A Dog of Flanders

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A Dog of Flanders
NelloPatrache.jpg
Author Marie Louise de la Ramée (as Ouida)
Country UK
Language English
Genre Drama, Tragedy
Published 1872 (Chapman and Hall)
Media type Print (Hardcover)
Pages 293 pp
ISBN NA

A Dog of Flanders is an 1872 novel by English author Marie Louise de la Ramée published with her pseudonym "Ouida". It is about a Flemish boy named Nello and the titular dog, Patrasche.

The story, of English origin, has not been read widely in Belgium, but is becoming better known because of the tourists it attracts to Antwerp. There is a small statue of Nello and Patrasche at the Kapelstraat in the Antwerp suburb of Hoboken, and a commemorative plaque in front of the Antwerp Cathedral donated by Toyota. The story is widely read in Japan, and has been adapted into several films and anime.

Plot summary[edit]

Children selling milk from a dogcart, Belgium, ca. 1890

In 19th century Belgium, a boy named Nello becomes an orphan at the age of two when his mother dies in the Ardennes. His grandfather Jehann Daas, who lives in a small village near the city of Antwerp, takes him in.

One day, Nello and Jehann Daas find a dog who was almost beaten to death, and name him Patrasche. Due to the good care of Johaan Daas, the dog recovers, and from then on, Nello and Patrasche are inseparable. Since they are very poor, Nello has to help his grandfather by selling milk. Patrasche helps Nello pull their cart into town each morning.

Nello falls in love with Aloise, the daughter of a well-off man in the village named Nicholas Cogez. Nicholas doesn't want his daughter to have a poor sweetheart. Although Nello is illiterate, he is very talented in drawing. He enters a junior drawing contest in Antwerp, hoping to win the first prize, 200 francs per year. However, the jury selects somebody else.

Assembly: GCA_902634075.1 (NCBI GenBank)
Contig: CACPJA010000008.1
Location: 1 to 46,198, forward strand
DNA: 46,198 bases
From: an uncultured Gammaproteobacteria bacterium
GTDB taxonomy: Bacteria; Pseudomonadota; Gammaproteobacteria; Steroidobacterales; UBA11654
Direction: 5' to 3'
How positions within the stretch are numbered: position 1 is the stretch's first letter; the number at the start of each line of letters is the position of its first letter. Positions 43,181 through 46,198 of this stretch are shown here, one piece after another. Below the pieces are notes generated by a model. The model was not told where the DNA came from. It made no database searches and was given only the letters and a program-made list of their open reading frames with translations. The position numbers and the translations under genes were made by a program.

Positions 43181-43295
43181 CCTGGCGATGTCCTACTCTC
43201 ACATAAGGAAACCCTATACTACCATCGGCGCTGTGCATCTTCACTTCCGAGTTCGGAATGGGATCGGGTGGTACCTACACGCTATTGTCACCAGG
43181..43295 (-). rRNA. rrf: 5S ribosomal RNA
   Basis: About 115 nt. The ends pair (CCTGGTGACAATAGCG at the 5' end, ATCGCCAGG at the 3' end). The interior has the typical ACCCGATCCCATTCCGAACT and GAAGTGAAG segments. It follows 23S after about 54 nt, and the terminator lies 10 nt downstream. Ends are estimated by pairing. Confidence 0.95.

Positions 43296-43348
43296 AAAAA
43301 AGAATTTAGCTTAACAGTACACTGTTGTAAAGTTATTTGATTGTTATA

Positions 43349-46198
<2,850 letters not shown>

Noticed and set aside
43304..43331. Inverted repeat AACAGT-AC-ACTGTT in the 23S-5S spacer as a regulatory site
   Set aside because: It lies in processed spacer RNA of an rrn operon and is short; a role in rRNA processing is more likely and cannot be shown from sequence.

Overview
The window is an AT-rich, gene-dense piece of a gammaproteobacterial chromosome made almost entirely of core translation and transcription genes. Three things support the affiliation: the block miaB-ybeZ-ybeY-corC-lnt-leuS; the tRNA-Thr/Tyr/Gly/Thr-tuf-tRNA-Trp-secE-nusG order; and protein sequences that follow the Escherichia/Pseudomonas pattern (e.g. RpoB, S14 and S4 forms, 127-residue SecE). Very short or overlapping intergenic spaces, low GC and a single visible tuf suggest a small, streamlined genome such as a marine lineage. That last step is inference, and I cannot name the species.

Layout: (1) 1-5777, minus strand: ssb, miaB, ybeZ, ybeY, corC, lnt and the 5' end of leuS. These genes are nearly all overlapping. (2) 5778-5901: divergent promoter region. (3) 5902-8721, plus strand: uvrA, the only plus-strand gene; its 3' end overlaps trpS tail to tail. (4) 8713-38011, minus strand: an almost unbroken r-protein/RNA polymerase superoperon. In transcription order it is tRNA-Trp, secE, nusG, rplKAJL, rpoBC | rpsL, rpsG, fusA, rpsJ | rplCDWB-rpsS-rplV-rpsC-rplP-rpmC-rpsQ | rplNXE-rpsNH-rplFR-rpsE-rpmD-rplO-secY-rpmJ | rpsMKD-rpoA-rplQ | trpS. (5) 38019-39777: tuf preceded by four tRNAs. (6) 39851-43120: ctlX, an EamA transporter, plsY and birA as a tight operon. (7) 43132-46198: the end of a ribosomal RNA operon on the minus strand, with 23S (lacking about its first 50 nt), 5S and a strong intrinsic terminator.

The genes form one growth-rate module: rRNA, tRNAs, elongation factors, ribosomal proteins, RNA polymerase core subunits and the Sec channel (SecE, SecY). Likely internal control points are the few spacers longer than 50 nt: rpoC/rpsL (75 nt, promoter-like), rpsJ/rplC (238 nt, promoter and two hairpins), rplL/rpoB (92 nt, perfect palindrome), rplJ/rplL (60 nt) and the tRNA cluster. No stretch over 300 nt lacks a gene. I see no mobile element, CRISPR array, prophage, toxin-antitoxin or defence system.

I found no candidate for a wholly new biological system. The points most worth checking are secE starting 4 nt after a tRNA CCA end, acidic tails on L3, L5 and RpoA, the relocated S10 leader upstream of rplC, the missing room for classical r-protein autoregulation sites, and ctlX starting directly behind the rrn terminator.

Afterwards, he is accused of causing a fire by Nicholas (the fire occurred on his property) and his grandfather dies. His life becomes even more desperate. Having no place to stay, Nello goes to the cathedral of Antwerp (see Rubens' The Elevation of the Cross), but he doesn't have enough money to enter.[clarification needed] On the night of Christmas Eve, he and Patrasche go to Antwerp and, by chance, find the door to the church open. The next morning, the boy and his dog are found frozen to death in front of the triptych.

The Hoboken myth[edit]

Quite recently (not earlier than 1980), the village of the story was presumed to be Hoboken, but without any reasonable evidence from the literature itself. Hoboken became involved with the story through Jan Corteel, a former Antwerp tourist office employee. He used the Schelde river as the "canal" and Hoboken as the village. However, the story itself mentions a canal (known as "De Vaart") between Mechelen and Leuven, and the Leuven Kermis.

Film, TV or theatrical adaptations[edit]

PatracheTile.jpg

The novel has been adapted for cinema and television in live-action and animation:

For its authentic 19th century buildings, the Open Air Museum of Bokrijk, Flanders was used as scenery for the 1975 and 1992 anime and the 1999 film.

None of the film versions, excluding the 1997 Japanese movie, use the novel's ending, preferring to substitute a more optimistic one. In one of the film versions, Nello and his dog go the village church. The pastor, finding them there, covers them with a woolen blanket, thus saving their lives. Two days later, one of the judges comes. Because he thought Nello was the true winner, he asks him to stay with him. As years pass, Patrasche dies and Nello becomes a famous artist.

Documentary film[edit]

Additional Information[edit]

References[edit]

  1. ^ [1]
  2. ^ [2]
  3. ^ [3]
  4. ^ [4]
  5. ^ [5]
  6. ^ [6]
  7. ^ Yahoo! Japan (Japanese)
  8. ^ [7]

External links[edit]